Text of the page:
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Issues Middle East: Western

Egypt in Brief

by Jennifer Young

Egypt is a middle-income Arab nation situated in Northern Africa on the Mediterranean Sea. Although Egypt ranks higher on the United Nations’ Human Development Index (HDI), with a value of 0.644, than the national average for the majority of other Arab states, 0.641, it still falls in place 113 out of the 187 countries ranked on the HDI. Egypt’s population numbers around 83,700,000 people and its large population serves as the main hindrance in remedying its development issues.

Social issues include poverty, increasing unemployment for youth and women, food shortages, high rates of illiteracy, housing inadequacies, gender gaps in education, and a continued lack of adequate family health and planning services. Environmental issues include salinity of the soil, waterlogging,, and water pollution. The social issues and the environmental issues are inextricably tied because people affect their environment and the environment affects how people live.

The country had made progress in reducing poverty since the early 1990s, when 24.3% of the population lived below the poverty line; by 2000, it managed to reduce the impoverished population to 16.7% but this trend slowly began reversing as the twenty-first century proceeded and by 2008, 20% of Egypt’s population were back under the poverty line. Discrimination is the main cause of unemployment for youth and women and leads to an exacerbation of the problem of poverty. Food shortages, illiteracy, and lack of access to housing and family planning services are all symptoms of poverty.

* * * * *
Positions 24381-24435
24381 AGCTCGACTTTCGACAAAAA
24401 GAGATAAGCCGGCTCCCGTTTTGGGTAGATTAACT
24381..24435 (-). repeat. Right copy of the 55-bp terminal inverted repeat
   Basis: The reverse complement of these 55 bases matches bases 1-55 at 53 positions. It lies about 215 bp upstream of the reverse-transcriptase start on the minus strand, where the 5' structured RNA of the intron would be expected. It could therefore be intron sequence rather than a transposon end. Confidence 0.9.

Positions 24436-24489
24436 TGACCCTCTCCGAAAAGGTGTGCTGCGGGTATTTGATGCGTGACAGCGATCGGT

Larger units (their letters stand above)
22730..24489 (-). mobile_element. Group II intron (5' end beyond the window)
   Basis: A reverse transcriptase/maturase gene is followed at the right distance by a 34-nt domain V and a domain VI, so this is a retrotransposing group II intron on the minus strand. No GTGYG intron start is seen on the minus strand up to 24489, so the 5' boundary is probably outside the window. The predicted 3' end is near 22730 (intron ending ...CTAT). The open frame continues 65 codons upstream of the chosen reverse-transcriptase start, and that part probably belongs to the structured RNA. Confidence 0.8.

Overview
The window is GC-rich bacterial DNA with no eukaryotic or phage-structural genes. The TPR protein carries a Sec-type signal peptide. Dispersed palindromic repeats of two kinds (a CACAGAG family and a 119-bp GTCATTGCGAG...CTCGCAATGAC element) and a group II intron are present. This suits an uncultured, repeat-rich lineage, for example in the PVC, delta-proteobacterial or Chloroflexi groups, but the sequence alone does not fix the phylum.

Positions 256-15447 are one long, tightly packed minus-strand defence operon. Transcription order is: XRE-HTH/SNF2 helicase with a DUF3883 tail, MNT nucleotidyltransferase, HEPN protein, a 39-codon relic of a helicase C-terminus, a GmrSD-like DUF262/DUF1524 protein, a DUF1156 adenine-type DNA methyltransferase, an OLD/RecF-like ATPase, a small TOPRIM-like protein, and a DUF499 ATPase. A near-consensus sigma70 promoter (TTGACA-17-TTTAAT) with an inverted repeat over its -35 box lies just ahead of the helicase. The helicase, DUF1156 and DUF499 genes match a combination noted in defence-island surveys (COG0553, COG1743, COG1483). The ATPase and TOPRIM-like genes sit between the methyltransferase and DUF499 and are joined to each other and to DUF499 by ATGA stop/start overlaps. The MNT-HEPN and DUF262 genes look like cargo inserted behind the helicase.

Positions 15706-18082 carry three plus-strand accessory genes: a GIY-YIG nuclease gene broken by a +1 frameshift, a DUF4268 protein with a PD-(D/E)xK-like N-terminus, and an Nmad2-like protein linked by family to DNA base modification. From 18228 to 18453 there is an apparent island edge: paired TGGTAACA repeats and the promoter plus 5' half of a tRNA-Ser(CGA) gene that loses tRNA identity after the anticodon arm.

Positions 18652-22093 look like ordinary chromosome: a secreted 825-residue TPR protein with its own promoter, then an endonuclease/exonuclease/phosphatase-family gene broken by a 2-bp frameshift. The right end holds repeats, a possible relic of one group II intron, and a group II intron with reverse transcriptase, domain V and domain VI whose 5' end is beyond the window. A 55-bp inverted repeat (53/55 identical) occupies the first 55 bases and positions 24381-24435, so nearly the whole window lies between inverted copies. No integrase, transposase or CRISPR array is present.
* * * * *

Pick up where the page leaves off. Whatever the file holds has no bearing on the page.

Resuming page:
One of the main reasons so many Egyptians are destitute is because of the lack of cultivatable land in Egypt. The majority of Egypt’s climate is infertile, arid desert. The Nile River and Nile River Delta serve as the main sources of water and arable land. Rainfall is generally little and unpredictable throughout the year, with an annual average at around 51 mm. Thus, around 97% of the Egyptian population lives in or around the Nile River region. This puts an immense strain on the little water resources that the country has. A variety of environmental health problems have occurred as a result.

Salinization, or the transformation of nonsaline soil to saline soil has occurred from land degradation due to over farming and improper irrigation, using brackish water in the north of the Delta. Salinization and “waterlogging” or the saturation of soil with water due to flooding, have hindered farming, exacerbating the already troublesome social issues in Egypt. The more saline the soil becomes, the less fertile it is, leading eventually to desertification. Unsustainable farming, salinization, and desertification are factors in a vicious circle. Thankfully, Egypt has implemented drainage systems in 80% of the affected areas in an attempt to mitigate the effects of salinization and waterlogging. It is still to be determined as to the success of these efforts.

A very deep-seated issue in Egypt’s infrastructure is water pollution. This is not something that is an effect of the environment on the people; people are purely responsible for trashing their surroundings. Egypt’s Ministry of Environment recently implemented new legislation to enforce the proper treatment of industrial and municipal wastewater. There is also a movement to increase organic farming and reduce the use of chemical fertilizers, herbicides, and pesticides to improve water quality and thus, environmental health. Certain water-transmitted diseases, like bilharzia and schistosomiasis, are still present, especially in rural areas of Egypt. This is another incentive for the Egyptian government to improve water potability, particularly since the most severely affected cohort of the Egyptian population is school-age children.

While Egypt has a substantial burden of social and environmental issues, it is clear that its government is making a concerted effort to remedy both of these areas, in comprehensive ways that recognize that water health and social health are dependent upon one another.

Water Scarcity in the Middle East

by Jennifer Young

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